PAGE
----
NPR

NPR journalists David Gilkey and Zabihullah Tamanna died a year ago this week, ambushed on a remote road in southern Afghanistan while on a reporting assignment traveling with the Afghan National Army.

Since their deaths, NPR has been investigating what happened, and today we are sharing new information about what we learned. It's a very different story from what we originally understood.

Matt Markgraf, WKMS

NPR White House Correspondent and PBS Newshour contributor Tamara Keith stopped by the WKMS studios ahead of her presentation in Murray Thursday evening. Hear her conversation with Tracy Ross on Sounds Good.

Updated at 4:11 p.m. ET

Through nearly four decades, at least five presidential administrations and seemingly countless Super Bowls and World Series, NPR listeners could depend on at least one thing in the ever-unpredictable world of athletics: Frank Deford. A mainstay on Morning Edition, the Hall of Fame sportswriter was public radio's scholar of sports for some 37 years before hanging up his cleats earlier this year.

There's an active debate inside newsrooms, and particularly within the NPR newsroom, about how to characterize the statements of President Trump when they are at odds with evidence to the contrary.

One of NPR's most celebrated and admired foreign correspondents, Alan Tomlinson, died in Miami on Nov. 26 from complications related to surgery for cancer.

Tomlinson covered Central America and the Caribbean for the BBC and later NPR during the 1980s and early 1990s, when the region was wracked by civil wars and corrupt dictatorships. He was a daring but not rash reporter, whose remarkable prose placed the listener right next to him as he would describe a riot in Haiti or a bone-jarring bus ride through the highlands of Nicaragua.

As longtime public radio talk show host Diane Rehm retires, her midday slot will be filled with a new show called 1A, NPR member station WAMU announced Wednesday.

The new live two-hour show — with a name reminiscent of a newspaper front page, as well as the First Amendment — will be hosted by Joshua Johnson, co-creator and host of the radio series Truth Be Told about race in America.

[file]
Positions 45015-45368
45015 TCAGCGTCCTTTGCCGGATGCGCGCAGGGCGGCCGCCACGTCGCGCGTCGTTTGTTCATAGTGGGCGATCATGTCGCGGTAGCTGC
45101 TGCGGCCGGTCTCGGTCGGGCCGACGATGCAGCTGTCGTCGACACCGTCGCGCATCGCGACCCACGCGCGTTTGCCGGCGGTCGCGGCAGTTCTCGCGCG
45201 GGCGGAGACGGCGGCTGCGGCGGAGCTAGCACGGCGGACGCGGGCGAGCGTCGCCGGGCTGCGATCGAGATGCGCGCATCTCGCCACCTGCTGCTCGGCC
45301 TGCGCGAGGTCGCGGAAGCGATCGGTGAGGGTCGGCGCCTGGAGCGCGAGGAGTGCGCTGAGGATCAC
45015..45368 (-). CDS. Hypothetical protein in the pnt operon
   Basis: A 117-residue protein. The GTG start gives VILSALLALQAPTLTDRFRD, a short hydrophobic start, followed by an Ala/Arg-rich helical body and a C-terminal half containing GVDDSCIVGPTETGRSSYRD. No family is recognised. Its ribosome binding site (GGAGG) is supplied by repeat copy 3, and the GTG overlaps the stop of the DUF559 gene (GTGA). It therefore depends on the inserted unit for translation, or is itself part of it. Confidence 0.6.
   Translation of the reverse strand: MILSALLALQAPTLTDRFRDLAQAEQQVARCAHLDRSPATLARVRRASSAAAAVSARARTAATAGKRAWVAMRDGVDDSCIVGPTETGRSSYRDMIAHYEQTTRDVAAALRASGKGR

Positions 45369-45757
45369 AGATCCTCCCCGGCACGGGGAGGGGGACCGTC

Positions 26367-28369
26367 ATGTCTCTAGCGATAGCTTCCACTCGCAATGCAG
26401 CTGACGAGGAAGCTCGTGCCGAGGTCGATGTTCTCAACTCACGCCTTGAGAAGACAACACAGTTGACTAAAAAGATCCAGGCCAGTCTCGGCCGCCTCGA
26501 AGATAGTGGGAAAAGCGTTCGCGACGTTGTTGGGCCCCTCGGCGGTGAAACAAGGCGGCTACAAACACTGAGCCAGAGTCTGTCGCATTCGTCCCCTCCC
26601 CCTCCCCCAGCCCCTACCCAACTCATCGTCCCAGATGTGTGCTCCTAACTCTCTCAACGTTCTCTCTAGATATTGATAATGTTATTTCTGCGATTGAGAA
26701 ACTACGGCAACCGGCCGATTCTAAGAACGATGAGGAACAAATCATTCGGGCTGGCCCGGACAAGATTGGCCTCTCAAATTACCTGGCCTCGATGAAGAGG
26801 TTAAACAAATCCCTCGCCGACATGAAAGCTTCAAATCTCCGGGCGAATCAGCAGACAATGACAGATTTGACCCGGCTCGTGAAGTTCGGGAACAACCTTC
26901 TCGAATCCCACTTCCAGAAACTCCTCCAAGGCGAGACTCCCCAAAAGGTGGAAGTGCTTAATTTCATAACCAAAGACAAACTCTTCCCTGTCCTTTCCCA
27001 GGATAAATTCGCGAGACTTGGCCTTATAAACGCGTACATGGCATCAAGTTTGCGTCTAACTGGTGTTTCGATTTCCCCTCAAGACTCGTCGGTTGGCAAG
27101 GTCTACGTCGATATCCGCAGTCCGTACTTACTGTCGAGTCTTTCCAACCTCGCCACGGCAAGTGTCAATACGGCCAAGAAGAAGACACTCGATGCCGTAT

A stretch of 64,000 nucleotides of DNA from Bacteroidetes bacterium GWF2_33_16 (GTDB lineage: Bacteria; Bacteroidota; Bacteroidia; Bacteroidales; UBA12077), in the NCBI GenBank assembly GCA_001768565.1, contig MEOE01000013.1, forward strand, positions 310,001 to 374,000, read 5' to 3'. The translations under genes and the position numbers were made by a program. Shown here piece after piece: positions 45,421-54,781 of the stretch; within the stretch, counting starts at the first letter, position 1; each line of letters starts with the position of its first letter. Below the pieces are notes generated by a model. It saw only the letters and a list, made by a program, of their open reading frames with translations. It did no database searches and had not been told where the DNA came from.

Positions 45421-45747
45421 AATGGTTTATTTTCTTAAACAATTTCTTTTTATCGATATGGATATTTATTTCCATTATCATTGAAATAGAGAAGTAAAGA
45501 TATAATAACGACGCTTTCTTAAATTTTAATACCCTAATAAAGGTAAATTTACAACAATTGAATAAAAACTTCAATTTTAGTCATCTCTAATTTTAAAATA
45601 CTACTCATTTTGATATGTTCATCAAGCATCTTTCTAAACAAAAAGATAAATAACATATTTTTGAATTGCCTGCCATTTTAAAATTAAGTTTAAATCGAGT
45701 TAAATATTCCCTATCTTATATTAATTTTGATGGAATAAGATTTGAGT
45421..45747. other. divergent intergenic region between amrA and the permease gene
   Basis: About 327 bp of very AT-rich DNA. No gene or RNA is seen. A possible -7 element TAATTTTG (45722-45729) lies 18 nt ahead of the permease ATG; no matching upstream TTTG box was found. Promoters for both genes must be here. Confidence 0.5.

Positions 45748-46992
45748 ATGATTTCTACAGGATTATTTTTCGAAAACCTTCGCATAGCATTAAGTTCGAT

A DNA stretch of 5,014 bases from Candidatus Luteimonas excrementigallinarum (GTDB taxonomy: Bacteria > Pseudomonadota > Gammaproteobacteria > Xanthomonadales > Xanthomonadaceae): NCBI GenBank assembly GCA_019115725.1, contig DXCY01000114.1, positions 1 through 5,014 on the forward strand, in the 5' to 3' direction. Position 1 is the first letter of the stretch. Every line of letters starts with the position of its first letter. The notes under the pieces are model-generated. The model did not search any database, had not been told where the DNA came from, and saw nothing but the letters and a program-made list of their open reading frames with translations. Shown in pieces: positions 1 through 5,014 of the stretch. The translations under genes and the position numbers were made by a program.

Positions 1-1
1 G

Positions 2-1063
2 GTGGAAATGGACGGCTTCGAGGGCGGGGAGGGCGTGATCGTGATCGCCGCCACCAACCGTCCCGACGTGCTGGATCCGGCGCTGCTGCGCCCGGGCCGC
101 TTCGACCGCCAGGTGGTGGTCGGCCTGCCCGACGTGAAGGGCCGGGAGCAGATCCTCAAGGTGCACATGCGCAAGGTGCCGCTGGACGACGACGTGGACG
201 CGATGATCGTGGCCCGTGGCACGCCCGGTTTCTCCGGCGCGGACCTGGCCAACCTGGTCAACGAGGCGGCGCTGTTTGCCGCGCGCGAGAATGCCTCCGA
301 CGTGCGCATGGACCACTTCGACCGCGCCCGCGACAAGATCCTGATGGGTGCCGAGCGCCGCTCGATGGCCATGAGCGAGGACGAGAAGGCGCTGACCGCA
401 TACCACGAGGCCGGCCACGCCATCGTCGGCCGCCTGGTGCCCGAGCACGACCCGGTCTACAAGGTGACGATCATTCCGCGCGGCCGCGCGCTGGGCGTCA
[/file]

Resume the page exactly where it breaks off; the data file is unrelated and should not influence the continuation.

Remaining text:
All Things Considered, NPR's flagship evening news program, is expanding its lineup of hosts: Ari Shapiro and Kelly McEvers will join veterans Robert Siegel and Audie Cornish on weekdays, and Michel Martin will become the new host of the weekend show.

The first president of National Public Radio has died. Don Quayle was 84 years old. He had a long career in public broadcasting — both television and radio. NPR's Susan Stamberg reflects on his impact.

Don Quayle gave me my first radio job. It was the early '60s and he was head of the Educational Radio Network — the precursor of NPR — a skinny little network of 12 East Coast stations that developed a daily drive-time news show. He hired me to help produce it. When this national network arose, he was an obvious choice to run it.

NPR has named Michael Oreskes, a top Associated Press executive and former New York Times editor who has led newsrooms in such global centers as New York, Washington and Paris, to run its news division.

Officially, Oreskes will be the network's senior vice president for news and editorial director, a slightly refashioned title. Oreskes is currently vice president and senior managing editor at the AP, where he oversees the giant international news wire's daily report.

Invisibilia (Latin for all the invisible things) is a new show about the invisible forces that control human behavior - ideas, beliefs, assumptions and emotions. Co-hosted by Lulu Miller and Alix Spiegel, the show interweaves narrative storytelling with scientific research that will ultimately make you see your own life differently. We’ll begin Sunday, February 8 with “The Secret History of Thoughts”- which asks the question, “Are my thoughts related to my inner wishes, do they reveal who I really am?” Lulu and Alix helped create Radiolab and This American Life, so we know this new show will appeal to many WKMS listeners.

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